Monday, October 26, 2009

In memory 1916-2009

Myra Smith Palmer was an active Sacred Harp singer for many years. She was born Nov. 15, 1916, and passed away Oct. 22, 2009 at age 92. Myra was the daughter of the late Austin Asberry and Vicy Lorraine (Getty) Smith. Her funeral was held Sunday the 24th in Lindale, and she was buried at the Union Chapel Cemetery. She was one of the few remaining students of Tom Denson. She was an accomplished singer and leader; among her favorite songs were Morning Sun, The Bitter Cup, Morgan and Shades of Night.

Above song © 2009. Click on image to enlarge the picture.


Anonymous said...

As I was reading this about Mrs. Palmer's passing, the timeline caught my attention, and my mind drifted toward the subject of numbers.

As many of her generation that have left us, I thought about the next generation that is now starting to shrink. That would be those which were born in the 1930's. This generation is very important I believe, because it is the last one that was exposed to the old ways and got a taste of hard times. It does indeed distress me to think of what things will be like when this generation is gone. We are already seeing those who can or almost can be considered "post baby boomers" be elevated to high leadership positions. But we know God is in control.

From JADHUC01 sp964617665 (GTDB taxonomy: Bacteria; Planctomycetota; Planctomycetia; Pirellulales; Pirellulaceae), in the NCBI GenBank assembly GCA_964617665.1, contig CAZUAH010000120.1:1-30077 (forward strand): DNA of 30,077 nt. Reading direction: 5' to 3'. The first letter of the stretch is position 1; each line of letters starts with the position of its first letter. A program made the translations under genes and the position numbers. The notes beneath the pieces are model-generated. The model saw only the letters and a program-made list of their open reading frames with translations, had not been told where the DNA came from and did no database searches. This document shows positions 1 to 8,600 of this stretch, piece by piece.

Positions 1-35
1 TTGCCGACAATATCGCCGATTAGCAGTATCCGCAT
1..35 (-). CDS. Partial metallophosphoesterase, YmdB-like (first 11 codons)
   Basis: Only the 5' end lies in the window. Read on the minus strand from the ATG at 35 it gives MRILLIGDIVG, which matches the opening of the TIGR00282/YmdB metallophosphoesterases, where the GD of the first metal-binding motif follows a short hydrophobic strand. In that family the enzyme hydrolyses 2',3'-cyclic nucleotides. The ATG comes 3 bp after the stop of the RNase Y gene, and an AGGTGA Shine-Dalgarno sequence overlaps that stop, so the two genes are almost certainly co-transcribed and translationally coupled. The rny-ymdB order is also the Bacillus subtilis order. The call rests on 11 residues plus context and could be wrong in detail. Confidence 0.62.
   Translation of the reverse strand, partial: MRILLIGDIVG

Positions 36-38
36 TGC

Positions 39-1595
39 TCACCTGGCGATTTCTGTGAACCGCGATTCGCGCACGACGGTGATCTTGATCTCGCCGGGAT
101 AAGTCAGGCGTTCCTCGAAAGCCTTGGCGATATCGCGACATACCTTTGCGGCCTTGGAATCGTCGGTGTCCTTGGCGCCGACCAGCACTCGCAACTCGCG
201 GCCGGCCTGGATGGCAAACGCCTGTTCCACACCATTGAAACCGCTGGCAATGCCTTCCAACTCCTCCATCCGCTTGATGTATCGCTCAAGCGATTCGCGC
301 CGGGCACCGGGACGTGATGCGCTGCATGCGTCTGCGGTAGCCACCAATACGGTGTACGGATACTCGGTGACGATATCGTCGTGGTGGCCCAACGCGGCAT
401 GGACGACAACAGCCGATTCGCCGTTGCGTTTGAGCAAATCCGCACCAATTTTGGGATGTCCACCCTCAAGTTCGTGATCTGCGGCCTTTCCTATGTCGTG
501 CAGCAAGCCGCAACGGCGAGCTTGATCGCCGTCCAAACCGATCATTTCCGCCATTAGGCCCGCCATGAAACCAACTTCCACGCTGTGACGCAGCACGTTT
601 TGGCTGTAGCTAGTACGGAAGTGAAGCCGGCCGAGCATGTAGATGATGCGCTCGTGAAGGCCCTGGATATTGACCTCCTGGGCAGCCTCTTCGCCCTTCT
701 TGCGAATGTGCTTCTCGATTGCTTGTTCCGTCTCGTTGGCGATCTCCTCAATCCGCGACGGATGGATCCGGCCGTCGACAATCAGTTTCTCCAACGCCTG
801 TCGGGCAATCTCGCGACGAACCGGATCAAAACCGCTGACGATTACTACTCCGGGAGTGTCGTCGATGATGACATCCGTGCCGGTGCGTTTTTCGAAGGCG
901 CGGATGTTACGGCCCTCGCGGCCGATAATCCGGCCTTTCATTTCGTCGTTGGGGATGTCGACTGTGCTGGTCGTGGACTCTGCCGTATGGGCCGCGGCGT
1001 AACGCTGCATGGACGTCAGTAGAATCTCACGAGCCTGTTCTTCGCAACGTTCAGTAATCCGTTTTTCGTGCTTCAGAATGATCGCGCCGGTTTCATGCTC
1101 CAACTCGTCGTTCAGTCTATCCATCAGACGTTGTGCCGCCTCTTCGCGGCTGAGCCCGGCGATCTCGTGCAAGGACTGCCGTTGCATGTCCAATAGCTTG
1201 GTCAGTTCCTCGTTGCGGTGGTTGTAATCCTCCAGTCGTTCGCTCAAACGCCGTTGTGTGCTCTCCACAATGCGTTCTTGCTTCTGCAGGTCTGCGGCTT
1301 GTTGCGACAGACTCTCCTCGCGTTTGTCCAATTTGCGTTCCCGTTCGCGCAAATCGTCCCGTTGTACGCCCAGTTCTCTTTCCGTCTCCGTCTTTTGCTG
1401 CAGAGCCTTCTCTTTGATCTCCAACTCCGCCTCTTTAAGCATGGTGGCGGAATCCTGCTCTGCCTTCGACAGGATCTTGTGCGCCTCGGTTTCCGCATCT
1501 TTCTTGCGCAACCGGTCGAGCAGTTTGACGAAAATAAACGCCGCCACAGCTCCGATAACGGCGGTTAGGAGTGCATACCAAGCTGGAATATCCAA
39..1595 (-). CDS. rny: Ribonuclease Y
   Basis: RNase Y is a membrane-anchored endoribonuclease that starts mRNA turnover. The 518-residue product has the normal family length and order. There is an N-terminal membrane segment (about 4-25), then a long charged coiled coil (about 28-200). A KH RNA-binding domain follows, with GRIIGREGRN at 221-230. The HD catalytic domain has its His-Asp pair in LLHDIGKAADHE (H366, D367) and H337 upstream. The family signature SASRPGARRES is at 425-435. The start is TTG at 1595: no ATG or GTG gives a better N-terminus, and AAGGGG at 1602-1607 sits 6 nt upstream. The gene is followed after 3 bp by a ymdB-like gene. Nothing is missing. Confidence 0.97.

R. L. Vaughn said...

My parents are from the same generation as Mrs. Palmer. Most of my friends' parents were from a generation younger. IOW, my parents were old enough to be the parents of some of my friends' parents. I didn't always appreciate that, but what a privilege to have been given a direct link back to whole different world.

Anonymous said...

It's so priceless, isn't it? You wouldn't trade it for anything. I think of the impact my grandparents left. The thing I regret was that I never told them what I really thought about them. However, I believe they know now.

I also start thinking about traditional musicians we are fortunate to still have with us. People like Ralph Stanley, Bobby Osborne, Wilma Lee Cooper, and Mac Wiseman. They are all national treasures.